I’m in awe as to how a grant that was set up under hard lockdown, where staff was drastically minimised in offices and face-to-face interaction with grant applicants, was possible.
How this grant’s systems were put together without going to tender for at least six months provides an illuminating case study of how a government-business collaboration can benefit a developing country.
It’s also interesting how the South African Social Services Agency (Sassa) managed to implement such a mammoth technology-based assignment with neither extra staff nor funding.
I leave the details of how all this was achieved under such hostile circumstances to the research world, lest some of us public servants are likened to fish seeking praise for swimming.
What is discouraging is that our toxic political environment continues to unabatedly manufacture a case for corruption where it doesn’t exist.
Our vulnerable media buys these narratives without question, in pursuit of headlines, because, in its world, a story that doesn’t bleed won’t sell.
Who dares to question if you mention corruption and Covid-19 in one sentence anyway?
When are stories of people like Thando Makhubu, who started a creamery in Soweto using his R350 Covid-19 grant and now employs four people, going to be told?
Doomsayers have to be reminded that, contrary to prevalent perceptions, not a single cent was stolen in this project, and yes, that has to be normalised.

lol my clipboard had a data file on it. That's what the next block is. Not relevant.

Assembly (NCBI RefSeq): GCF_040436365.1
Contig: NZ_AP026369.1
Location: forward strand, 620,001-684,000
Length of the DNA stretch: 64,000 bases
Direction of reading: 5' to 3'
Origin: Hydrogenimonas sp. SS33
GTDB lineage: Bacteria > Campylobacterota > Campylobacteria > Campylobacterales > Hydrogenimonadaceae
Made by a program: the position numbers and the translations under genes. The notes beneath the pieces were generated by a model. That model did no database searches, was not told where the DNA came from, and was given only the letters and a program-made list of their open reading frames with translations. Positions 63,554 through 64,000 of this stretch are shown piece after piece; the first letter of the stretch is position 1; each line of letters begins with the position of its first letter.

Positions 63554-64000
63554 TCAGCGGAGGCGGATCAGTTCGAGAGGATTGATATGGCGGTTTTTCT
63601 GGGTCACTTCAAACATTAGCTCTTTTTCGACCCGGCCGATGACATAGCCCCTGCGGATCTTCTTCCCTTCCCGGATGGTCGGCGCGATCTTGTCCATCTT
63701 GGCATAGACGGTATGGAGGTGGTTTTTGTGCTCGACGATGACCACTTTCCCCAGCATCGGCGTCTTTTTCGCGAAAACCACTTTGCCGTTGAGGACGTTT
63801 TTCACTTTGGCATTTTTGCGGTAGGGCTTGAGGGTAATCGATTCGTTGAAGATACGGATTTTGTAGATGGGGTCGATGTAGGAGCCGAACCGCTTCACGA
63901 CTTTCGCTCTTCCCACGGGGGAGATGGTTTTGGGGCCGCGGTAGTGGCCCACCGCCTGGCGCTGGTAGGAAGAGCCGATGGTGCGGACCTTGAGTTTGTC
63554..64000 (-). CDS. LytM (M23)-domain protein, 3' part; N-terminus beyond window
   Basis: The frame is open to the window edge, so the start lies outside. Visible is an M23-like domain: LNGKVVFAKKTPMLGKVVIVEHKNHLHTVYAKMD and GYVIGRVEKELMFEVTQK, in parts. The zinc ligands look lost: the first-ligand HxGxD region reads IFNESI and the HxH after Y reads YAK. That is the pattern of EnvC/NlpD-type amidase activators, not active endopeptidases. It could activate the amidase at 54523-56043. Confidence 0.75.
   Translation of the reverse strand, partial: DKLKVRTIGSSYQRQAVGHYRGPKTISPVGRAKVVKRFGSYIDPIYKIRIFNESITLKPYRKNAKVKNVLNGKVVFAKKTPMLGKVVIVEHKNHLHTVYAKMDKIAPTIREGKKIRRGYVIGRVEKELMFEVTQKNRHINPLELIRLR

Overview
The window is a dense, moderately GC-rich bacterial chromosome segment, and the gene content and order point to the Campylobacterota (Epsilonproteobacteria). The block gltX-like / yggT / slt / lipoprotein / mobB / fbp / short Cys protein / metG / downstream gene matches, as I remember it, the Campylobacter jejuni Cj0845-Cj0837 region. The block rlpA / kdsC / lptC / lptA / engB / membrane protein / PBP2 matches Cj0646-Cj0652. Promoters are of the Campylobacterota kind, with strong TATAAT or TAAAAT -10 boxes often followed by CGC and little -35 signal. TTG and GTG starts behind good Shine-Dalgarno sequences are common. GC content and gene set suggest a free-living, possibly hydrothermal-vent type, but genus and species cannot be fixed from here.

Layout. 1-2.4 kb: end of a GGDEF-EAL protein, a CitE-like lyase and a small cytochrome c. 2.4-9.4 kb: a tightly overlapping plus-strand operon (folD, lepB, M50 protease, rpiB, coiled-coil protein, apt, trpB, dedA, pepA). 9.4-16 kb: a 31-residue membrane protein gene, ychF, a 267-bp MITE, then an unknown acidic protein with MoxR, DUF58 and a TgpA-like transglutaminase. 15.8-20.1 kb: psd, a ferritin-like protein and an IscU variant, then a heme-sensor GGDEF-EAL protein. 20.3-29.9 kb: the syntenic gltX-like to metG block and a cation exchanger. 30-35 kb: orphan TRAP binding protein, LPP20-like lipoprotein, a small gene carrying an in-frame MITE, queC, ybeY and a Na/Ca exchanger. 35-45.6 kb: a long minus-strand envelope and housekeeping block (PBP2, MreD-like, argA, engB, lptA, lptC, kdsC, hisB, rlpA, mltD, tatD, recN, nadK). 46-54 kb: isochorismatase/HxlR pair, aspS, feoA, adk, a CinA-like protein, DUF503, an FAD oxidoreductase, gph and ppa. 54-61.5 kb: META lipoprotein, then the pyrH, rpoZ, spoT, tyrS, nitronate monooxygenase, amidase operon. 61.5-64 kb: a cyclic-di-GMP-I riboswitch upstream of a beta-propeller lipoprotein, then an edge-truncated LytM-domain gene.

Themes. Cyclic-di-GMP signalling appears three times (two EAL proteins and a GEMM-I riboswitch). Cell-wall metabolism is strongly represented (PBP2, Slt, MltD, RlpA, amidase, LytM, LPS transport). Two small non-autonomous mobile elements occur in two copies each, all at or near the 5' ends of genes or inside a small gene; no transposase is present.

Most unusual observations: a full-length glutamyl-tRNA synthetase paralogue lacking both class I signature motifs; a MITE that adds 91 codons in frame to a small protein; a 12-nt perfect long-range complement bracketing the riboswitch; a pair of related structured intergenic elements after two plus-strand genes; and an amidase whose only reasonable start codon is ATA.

Oh yes, some undeserving applicants for this grant were erroneously paid.
About 40 000 fraudulent applications out of more than nine million were detected and only 400 were paid. Just once.
The rest were not paid, but the headlines made about this development suggest that all 40 000 were paid.
A legal process to get these 400 imposters to pay back the money is at an advanced stage and they will regret their actions, given the consequence management that will follow, and copycats will be deterred.
Something learnt from this experience is that government has to willingly share information if the fraud battle is to be won.
The Auditor-General has to find a role right at the beginning of processes rather than coming at the end when damage has been done.
I’m saying this because, had Sassa been provided with all the databases it requested a year ago from that office, 40 000 potential fraudsters wouldn’t be making headlines today.
One year on, it’s still not possible to access Government Employees’ Pension Fund data, which would have been useful in identifying public servants who took their chances in applying for the grant.
It’s this kind of lack of support that works against efforts to prevent fraud.
This pandemic cost the country a lot, but imagine the savings accrued from the travel restrictions that forced government to adapt to things such as virtual meetings.
Sassa has been able to take its technological capacity to scale and eliminate manual processes on a daily basis.
The new normal also introduced entrepreneurs into the economy with the support of the Covid-19 grant.
To borrow from Shakespeare: “Sweet are the uses of adversity.”
• Kgomoco Diseko is a public servant.